DI's caterpillar craze!
Over the past few weeks, we have experienced an “outbreak” of caterpillars that appear to be colonizing on many of our deciduous trees including our various oaks along our streetscape. According to an analysis from Bartlett Tree Experts, the caterpillar is the yellow-necked caterpillar. They are a pest of many shade trees and are thriving throughout the eastern U.S.
Generally, these adults appear in the months of June and July, but seem to be a little late to the game on Daniel Island and arrived en masse for August. The adults will eat solely the foliage and strip a deciduous tree of its leaves quickly, but do not damage the branches, wood, and cambia of the tree. Damage is cosmetic more than biological. Once the adults are adequately fed, they will hatch eggs and the larvae will burrow into the ground over winter.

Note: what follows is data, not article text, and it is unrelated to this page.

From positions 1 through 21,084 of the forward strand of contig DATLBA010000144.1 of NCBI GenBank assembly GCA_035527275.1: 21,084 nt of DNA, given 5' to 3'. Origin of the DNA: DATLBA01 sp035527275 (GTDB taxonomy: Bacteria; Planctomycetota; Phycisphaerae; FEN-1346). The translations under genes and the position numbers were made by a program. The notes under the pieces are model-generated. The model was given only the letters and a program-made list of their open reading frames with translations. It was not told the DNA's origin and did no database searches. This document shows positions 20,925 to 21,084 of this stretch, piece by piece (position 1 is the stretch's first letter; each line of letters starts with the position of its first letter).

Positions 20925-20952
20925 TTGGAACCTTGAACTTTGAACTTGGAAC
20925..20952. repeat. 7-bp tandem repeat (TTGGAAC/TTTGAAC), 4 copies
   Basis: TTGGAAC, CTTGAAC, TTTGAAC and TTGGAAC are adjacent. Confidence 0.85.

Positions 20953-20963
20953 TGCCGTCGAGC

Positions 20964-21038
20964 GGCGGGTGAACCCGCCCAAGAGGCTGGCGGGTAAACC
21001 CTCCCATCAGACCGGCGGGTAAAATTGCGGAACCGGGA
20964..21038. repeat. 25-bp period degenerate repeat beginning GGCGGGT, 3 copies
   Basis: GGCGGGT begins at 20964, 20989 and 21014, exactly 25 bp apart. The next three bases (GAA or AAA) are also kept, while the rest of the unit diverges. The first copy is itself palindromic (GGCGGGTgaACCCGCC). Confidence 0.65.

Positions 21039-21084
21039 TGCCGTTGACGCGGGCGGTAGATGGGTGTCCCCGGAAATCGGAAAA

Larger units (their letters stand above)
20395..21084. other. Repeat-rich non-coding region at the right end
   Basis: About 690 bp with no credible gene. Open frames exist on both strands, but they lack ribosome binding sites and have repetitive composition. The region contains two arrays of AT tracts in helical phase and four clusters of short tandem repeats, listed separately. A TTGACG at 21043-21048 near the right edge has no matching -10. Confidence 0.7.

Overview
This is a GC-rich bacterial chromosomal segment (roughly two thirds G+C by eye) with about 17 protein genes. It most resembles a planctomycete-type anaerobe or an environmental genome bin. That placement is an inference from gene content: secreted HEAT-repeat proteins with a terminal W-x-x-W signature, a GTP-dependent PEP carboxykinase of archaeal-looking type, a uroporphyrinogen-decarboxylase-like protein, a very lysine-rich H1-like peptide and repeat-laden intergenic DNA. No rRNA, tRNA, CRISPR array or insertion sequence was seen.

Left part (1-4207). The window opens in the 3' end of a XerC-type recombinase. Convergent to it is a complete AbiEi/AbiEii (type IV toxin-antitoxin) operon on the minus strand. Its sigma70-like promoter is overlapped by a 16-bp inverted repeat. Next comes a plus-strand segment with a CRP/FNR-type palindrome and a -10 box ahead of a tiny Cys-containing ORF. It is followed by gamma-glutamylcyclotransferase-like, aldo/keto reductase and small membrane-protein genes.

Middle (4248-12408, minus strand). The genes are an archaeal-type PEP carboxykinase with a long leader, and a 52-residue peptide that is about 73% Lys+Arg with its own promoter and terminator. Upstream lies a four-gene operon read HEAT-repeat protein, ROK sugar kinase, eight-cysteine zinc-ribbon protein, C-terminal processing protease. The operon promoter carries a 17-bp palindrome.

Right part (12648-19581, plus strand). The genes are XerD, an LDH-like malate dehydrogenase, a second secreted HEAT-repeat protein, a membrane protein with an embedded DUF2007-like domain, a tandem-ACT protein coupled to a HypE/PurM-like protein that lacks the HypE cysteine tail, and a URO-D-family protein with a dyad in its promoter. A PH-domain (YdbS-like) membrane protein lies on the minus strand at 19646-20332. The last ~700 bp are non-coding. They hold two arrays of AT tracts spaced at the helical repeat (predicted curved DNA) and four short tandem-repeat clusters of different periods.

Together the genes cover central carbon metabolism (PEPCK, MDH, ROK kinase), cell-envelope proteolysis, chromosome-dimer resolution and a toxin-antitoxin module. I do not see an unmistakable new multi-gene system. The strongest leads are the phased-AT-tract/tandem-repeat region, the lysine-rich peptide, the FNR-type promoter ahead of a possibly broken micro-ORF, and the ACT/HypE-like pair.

How do you manage these pests from eating our leaves for the following year? Birds, flies and bugs attack these species as they hatch in June and July. Environmental factors will also play a part in their arrival or departure. If white masses of eggs are on the leaves, prune those sections of the tree and bag it immediately. There are some insecticides which can be used in their larval stage, but is more beneficial in a residential landscape than attacking from a complete streetscape such as Daniel Island Drive or Seven Farms. We also need to keep in mind that the caterpillar is foraging on a deciduous tree, which will ultimately lose its leaves in the fall/winter anyway. The costs and risks of insecticides, as well as, the short window of unacceptable appearance should be factors in decision in addressing or living with the yellow-necked caterpillar.
Should you have any further questions, feel free to call Chris Hamil, field operations manager for the Daniel Island Property Owners Association, at 843-696-4676 or email@example.com.